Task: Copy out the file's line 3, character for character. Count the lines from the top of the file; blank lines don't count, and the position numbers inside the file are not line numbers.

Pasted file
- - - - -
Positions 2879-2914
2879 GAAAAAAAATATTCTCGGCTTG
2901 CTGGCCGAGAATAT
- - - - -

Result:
2901 CTGGCCGAGAATAT